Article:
Festival interview: Joan Armatrading
- Fiona Shepherd
- 3 July 2015
This article is from 2015
She may have been touring for over four decades, but Joan Armatrading still has her very first guitar. The singer-songwriter tells us how she instinctively knew that music was her calling
To be clear: Joan Armatrading is not retiring. She may be in the thick of what she has earmarked as her final world tour but there are no plans to stop songwriting, recording or even playing live. It’s just that having embarked on lengthy tours following the release of each of her albums since 1972, the much-loved singer-songwriter of ‘Love and Affection’, ‘Willow’, ‘Drop the Pilot’ and ‘Me Myself I’ is quitting the touring lifestyle while she’s still ahead.
‘By the time this tour ends I’ll be 65,’ she says. ‘I don’t need to be on the road 18 months non-stop. Quite often you’ll hear people say they’ve been on the road for two years but very often it’s six weeks then two months off, y’know? I tend to just keep going, and I don’t think I want to tour like that after the age of 65. I don’t want to get to the point when I’m onstage and thinking “why am I doing this?”’
Fortunately, she only has positive reports from this final hurrah, which began last September in the UK, before taking in Australia, New Zealand, Europe and the US, with more Scottish dates to come, including an appearance at North Berwick’s multi-arts festival Fringe by the Sea. As well as being her last, this tour is also something of a first for Armatrading as it features just herself onstage for the first time since a debut jaunt round the US over 40 years ago.
But flying entirely solo is no sweat for this quietly authoritative performer and able multi-instrumentalist. Armatrading started out playing piano as a teenager, partly because it was just sitting there unused as part of the furniture and partly because her father’s guitar was strictly off-limits. ‘It only made me very, very interested in playing the guitar,’ she says. ‘If you’re told not to do something you really want to know why, so I was very curious about the guitar.’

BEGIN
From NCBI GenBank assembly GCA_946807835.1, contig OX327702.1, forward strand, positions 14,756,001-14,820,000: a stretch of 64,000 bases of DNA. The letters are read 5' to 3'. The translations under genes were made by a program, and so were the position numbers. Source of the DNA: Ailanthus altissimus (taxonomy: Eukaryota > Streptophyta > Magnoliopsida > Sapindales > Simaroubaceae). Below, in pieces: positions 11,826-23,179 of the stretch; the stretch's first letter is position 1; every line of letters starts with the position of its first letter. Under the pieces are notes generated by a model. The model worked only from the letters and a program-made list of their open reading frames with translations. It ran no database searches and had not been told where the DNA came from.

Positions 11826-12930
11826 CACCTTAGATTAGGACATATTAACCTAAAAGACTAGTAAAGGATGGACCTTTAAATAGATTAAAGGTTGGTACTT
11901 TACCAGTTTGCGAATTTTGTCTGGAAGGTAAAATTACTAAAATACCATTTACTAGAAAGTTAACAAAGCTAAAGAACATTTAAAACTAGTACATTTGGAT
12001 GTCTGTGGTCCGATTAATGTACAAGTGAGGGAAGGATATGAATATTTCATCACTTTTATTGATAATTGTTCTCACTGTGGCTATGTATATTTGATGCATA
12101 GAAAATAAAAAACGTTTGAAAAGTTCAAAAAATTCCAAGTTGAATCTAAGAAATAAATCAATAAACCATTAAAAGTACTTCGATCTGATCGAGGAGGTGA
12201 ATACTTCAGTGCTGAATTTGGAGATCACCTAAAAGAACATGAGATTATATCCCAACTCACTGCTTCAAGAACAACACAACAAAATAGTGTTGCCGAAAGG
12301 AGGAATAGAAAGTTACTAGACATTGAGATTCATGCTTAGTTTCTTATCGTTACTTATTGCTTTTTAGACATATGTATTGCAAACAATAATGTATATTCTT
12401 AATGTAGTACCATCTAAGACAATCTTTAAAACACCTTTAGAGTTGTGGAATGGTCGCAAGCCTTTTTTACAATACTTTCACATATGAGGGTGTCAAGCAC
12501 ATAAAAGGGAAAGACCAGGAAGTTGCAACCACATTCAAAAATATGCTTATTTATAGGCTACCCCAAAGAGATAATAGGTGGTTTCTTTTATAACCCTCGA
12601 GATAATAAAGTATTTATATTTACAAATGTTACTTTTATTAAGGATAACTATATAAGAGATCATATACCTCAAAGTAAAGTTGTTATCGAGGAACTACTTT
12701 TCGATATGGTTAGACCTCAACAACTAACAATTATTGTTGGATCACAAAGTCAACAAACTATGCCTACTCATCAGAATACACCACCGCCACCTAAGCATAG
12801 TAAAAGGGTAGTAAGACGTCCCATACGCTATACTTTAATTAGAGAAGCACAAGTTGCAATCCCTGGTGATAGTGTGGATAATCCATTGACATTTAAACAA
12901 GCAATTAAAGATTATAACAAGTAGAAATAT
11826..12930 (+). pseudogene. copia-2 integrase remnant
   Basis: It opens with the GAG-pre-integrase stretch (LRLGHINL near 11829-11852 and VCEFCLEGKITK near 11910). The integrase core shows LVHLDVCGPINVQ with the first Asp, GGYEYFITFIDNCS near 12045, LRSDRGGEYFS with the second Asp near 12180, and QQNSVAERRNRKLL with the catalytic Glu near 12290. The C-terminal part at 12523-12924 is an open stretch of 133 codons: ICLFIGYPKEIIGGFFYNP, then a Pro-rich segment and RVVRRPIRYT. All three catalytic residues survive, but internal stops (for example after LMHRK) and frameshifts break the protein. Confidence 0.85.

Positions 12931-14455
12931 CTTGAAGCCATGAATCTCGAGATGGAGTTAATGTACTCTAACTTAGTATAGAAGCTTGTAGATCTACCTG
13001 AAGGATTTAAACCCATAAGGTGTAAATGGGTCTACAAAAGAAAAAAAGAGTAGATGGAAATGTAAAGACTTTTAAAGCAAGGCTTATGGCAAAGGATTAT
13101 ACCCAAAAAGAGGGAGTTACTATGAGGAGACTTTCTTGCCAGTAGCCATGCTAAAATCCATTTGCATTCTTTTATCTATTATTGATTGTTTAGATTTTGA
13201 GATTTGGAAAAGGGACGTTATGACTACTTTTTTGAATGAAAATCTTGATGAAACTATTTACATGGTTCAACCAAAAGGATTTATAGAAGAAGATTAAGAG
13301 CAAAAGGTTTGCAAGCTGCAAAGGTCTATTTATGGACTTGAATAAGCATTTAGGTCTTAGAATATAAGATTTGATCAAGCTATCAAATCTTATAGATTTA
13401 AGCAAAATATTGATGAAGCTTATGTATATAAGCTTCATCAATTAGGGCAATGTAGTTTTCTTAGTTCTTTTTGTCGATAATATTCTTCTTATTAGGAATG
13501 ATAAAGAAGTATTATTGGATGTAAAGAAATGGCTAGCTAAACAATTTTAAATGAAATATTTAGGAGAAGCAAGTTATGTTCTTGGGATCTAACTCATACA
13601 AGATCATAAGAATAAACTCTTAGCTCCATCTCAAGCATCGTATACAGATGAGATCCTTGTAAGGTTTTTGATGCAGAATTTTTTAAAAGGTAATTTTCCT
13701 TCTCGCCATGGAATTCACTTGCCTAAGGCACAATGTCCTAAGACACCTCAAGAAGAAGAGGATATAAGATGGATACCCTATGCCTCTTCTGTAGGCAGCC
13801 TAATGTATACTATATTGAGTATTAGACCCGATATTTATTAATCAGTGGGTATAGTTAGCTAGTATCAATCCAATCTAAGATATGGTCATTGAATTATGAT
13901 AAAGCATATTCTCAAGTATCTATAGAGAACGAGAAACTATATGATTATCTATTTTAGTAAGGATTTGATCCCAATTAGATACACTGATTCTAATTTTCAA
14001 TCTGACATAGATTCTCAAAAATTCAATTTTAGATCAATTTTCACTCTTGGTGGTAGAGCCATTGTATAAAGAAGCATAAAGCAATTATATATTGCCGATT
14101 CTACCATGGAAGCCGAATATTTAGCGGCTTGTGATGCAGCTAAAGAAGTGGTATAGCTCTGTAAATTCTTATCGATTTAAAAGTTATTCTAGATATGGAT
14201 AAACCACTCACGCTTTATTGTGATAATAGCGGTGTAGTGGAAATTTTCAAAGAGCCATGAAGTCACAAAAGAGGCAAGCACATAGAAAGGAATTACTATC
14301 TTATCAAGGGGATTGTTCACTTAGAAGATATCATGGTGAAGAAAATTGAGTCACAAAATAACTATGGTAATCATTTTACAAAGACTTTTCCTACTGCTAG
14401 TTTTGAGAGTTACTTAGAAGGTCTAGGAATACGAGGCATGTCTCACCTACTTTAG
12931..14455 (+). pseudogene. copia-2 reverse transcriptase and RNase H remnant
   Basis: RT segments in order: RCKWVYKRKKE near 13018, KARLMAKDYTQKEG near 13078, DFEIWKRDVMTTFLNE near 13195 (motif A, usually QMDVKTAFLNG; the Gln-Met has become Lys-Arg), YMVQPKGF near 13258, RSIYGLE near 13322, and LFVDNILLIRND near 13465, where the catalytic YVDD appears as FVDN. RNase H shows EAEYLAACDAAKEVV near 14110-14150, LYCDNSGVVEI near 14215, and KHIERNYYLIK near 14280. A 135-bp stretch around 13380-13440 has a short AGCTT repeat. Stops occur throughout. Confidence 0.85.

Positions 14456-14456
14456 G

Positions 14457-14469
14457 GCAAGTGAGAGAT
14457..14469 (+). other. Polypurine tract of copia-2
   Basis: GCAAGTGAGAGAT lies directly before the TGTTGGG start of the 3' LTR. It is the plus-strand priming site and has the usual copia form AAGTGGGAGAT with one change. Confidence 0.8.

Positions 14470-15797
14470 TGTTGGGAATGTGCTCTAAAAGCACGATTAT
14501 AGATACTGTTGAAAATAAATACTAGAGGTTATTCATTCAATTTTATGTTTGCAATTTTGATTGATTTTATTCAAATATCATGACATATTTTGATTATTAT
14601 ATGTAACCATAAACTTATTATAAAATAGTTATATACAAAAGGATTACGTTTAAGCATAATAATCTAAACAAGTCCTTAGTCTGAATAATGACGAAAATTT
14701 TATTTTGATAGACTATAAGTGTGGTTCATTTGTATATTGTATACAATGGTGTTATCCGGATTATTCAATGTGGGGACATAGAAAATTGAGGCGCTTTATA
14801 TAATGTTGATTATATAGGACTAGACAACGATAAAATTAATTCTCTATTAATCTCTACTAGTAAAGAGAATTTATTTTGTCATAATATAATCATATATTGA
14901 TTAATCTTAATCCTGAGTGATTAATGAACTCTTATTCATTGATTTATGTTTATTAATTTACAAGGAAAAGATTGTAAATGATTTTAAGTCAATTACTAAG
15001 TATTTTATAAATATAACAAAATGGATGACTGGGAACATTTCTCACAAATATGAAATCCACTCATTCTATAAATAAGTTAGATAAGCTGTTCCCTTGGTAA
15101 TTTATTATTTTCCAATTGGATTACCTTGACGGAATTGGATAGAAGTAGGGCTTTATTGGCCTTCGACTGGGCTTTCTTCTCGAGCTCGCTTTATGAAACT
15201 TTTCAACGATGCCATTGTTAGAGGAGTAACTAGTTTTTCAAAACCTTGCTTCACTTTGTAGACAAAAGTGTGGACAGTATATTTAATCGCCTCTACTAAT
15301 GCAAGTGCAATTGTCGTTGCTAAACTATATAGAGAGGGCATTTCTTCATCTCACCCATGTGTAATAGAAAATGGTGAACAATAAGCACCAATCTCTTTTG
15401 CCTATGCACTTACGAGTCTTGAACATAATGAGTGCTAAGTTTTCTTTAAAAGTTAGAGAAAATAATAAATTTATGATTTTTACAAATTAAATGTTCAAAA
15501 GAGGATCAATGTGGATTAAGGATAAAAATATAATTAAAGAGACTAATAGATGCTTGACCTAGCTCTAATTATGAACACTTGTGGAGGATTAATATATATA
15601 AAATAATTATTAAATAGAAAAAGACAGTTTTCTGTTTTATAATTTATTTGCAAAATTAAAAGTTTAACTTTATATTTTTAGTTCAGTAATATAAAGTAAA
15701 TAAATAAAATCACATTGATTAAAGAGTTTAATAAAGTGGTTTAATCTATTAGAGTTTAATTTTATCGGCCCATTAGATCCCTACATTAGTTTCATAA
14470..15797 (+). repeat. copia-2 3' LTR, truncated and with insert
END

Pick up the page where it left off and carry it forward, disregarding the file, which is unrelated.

The story goes that young Joan spotted a £3 guitar in a pawn shop but, lacking the ready funds, her mother agreed to exchange two prams so that her daughter could satisfy her curiosity with a generic old six-string of her own. Armatrading still owns that first guitar. ‘It would not have been easy to play as a youngster,’ she says. ‘It was a very big-necked guitar and I had much smaller hands, so I must have been very determined to play that one as a kid.’
Armatrading’s formative fascination with the tools of her trade is echoed by the experiences of other musicians. Despite similar warnings to those issued in the Armatrading household, Tito Jackson would sneak a play on his father’s precious guitar. He got a beating for his troubles and then a life-long career playing with his brothers. Johnny Marr has also talked about standing transfixed as a tot in front of a guitar he spotted in a local shop window.
‘There’s something fascinating about whatever it is that calls you,’ agrees Armatrading. ‘Whether it’s music or science, you have to follow it and that certainly was the case with me. Music was a calling: I was born to do it. The writing is really why I’m here, that’s my main thing.’
There is no bombast in her words. Armatrading is matter-of-fact, with a traditional approach to creative graft. She has now been plying her songwriting trade for 50 years, over some 19 albums, including her most recent release, Starlight. As an arranger, she has sounded equally at home whether embracing folk, jazz, pop or blues, with the gentle ache of her soothing contralto the glue that binds her catalogue. Yet performing her own songs was not part of the original plan.
She laughs as she recalls the old-head-on-young-shoulders title of one of her earliest numbers – ‘When I Was Young’ – written in her mid-teens and still dreaming that some famous singer would choose one of her songs to make their own.
‘I was incredibly shy when I started out,’ she recalls. ‘But I so wanted people to hear my songs that I was able to put my shyness to one side so I could get the songs in front of people. I wasn’t particularly interested in singing but when people heard the songs they always said that I had to sing them. Even when I did my first record I still thought “people will hear the songs and I can go back to being a writer” but obviously that’s not how it worked out.’ And then, with characteristic understatement: ‘it’s fine, I’m not complaining’.
Joan Armatrading, Palais des Glaces Spiegeltent, The Harbour, North Berwick, 07519 723688, 11 Aug, 7.30pm, £30.